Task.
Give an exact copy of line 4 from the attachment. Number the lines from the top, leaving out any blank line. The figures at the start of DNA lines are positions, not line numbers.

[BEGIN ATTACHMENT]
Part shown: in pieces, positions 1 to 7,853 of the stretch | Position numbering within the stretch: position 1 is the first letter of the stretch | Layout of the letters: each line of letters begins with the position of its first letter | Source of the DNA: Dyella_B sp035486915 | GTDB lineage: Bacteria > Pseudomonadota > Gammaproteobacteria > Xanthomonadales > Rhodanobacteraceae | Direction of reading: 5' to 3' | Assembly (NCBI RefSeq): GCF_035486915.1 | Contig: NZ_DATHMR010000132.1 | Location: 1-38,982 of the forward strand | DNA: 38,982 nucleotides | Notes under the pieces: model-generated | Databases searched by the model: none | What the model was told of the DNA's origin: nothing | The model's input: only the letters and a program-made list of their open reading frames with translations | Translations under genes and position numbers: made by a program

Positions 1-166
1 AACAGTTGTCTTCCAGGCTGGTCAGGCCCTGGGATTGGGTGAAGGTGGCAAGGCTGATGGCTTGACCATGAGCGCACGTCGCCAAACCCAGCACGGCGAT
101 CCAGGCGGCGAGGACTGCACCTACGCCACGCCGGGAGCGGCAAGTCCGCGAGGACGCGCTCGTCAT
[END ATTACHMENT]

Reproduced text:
101 CCAGGCGGCGAGGACTGCACCTACGCCACGCCGGGAGCGGCAAGTCCGCGAGGACGCGCTCGTCAT